Cutting junk mail requires you take action: Ask to be removed from lists, demand privacy, don't register your name for products or contests, or return items to sender. This way, you'll curb the piles of mail that you never seem to get through.
Do you have piles of mail that you can never seem to get through on a daily basis? One of the ways to get through it quicker and more efficiently, is to have less coming into your mailbox in the first place. Here are 7 secrets for cutting down on junk snail mail.
- Ask to be removed. Write to Mail Preference Service, Direct Marketing Association, P.O. Box 9008, Farmingdale, N.Y. 11735. Be sure to provide your name, street address and zip code. Request that they instruct their members to remove you from their mailing lists. Once you write, you'll remain on the opt-out list for 5 years, at which time you'll have to write again. The Direct Marketing Association estimates that listing with their mail preference service will stop 75% of all national mailings. You should notice a reduction of your junk mail within 6 months.
To complete your registration online, go to http://www.the-dma.org/cgi/offmailinglist#optoutform. Please note: there is a $1 processing fee.
- Ask for privacy. Every time you provide your name and address to receive a product, magazine or service, there's an excellent chance you're being added to one or more mailing lists. Whenever you have to give your contact information to anyone, always request that your information is not to be shared or sold. Most reputable companies will respect your privacy.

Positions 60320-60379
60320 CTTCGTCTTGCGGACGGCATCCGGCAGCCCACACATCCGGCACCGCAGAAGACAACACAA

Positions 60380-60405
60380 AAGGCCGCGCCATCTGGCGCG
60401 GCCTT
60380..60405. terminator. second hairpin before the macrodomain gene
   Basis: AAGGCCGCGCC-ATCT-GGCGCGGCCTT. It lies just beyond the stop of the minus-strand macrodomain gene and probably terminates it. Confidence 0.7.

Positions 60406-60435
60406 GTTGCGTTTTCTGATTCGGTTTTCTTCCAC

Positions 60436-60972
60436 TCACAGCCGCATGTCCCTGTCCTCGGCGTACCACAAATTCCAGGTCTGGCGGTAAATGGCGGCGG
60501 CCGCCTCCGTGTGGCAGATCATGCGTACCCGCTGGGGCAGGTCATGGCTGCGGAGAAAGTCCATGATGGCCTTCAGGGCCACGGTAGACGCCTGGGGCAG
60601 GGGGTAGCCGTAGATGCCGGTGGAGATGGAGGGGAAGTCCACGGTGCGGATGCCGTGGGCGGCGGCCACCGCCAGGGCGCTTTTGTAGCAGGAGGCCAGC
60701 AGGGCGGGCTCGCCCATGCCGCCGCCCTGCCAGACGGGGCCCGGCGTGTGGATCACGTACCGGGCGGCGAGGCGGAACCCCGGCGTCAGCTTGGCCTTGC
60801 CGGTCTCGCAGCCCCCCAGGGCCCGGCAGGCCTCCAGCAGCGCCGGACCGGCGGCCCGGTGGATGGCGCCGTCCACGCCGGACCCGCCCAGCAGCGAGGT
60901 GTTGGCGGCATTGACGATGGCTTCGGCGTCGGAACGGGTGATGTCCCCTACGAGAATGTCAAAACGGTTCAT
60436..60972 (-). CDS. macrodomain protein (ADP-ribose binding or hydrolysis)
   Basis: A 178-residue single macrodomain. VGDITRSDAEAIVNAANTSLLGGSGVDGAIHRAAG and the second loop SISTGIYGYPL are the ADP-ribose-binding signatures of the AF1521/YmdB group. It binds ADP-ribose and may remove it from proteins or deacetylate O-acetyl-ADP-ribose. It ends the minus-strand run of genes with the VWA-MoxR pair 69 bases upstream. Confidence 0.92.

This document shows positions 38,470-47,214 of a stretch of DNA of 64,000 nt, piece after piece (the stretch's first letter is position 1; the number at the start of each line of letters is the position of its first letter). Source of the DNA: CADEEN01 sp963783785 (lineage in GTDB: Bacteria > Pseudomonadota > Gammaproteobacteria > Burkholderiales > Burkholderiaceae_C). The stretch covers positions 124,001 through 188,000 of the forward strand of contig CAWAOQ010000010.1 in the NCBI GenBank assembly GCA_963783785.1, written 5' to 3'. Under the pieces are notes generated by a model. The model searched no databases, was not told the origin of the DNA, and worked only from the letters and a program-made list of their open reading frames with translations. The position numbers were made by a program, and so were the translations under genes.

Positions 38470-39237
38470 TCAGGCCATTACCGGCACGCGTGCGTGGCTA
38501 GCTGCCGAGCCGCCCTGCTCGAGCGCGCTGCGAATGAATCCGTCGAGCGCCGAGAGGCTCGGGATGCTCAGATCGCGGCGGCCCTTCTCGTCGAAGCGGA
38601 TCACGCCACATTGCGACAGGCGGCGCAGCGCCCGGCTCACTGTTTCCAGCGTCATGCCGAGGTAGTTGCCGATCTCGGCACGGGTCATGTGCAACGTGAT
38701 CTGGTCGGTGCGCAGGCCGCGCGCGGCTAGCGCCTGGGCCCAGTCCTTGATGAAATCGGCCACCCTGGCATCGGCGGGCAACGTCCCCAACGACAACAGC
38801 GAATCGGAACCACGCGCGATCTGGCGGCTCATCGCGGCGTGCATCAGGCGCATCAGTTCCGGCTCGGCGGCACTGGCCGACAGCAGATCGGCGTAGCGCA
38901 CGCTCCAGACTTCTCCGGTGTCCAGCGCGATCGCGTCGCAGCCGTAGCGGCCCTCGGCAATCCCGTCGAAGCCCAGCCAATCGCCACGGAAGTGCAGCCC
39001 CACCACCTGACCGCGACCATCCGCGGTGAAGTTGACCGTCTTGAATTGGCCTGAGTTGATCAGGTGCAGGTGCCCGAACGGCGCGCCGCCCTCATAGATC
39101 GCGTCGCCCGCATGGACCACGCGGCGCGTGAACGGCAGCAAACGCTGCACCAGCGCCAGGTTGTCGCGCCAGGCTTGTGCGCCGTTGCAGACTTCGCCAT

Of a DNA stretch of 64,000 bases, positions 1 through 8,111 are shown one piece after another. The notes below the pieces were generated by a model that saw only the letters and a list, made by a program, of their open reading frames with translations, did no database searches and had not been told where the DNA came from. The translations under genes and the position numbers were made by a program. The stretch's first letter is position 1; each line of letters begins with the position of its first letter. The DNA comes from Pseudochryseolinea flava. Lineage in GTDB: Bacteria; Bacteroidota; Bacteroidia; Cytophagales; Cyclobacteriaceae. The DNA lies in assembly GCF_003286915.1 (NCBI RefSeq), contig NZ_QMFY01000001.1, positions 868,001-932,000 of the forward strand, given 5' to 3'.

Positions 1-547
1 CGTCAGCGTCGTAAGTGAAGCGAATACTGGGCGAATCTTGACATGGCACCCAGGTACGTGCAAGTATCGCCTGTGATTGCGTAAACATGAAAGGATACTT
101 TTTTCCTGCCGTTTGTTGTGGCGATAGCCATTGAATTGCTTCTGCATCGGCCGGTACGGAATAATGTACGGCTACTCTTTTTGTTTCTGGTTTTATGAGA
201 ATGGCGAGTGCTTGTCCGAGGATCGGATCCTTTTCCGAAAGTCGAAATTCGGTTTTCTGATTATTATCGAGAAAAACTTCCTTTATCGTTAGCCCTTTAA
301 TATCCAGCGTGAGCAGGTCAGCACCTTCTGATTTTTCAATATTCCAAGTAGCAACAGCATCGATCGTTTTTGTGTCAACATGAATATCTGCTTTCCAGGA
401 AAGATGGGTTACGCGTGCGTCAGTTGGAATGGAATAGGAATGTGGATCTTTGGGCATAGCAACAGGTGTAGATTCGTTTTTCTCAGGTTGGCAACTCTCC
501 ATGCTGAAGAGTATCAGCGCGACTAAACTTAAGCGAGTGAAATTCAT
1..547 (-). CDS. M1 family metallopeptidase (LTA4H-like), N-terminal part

- Watch out for the phone book. If you're listed in the phone book, your contact information for all practical purposes is public record. Consider an unlisted number. Or, at minimum, request that the phone company publish just your name and phone number, and exclude your address.
- Return to sender. When you receive mail that is clearly junk mail that you don't want, write to the companies and get yourself removed from their mailing lists. Most will comply, as it's expensive to keep mailing to you if you're never going to buy. Envelopes with 'Address Correction Requested' or 'Return Postage Guaranteed' can be returned unopened by writing 'Refused-- Return to Sender' on the envelope. The company will have to pay the return postage.
- Don't register. Avoid sending in product registration cards, unless there's a good chance the product may be recalled on a safety issue. In most cases, when you register a product you purchased, the information you provide is used for direct mail purposes.
- Contact your credit card company. They probably sell your name and address more often than any other company you deal with. Call and tell them that you don't want them sharing or selling your contact information with anyone.
- Avoid contests. Anytime you fill out an entry form to win something, your name and address are likely being sold to other companies, which is going to result in unwanted mail.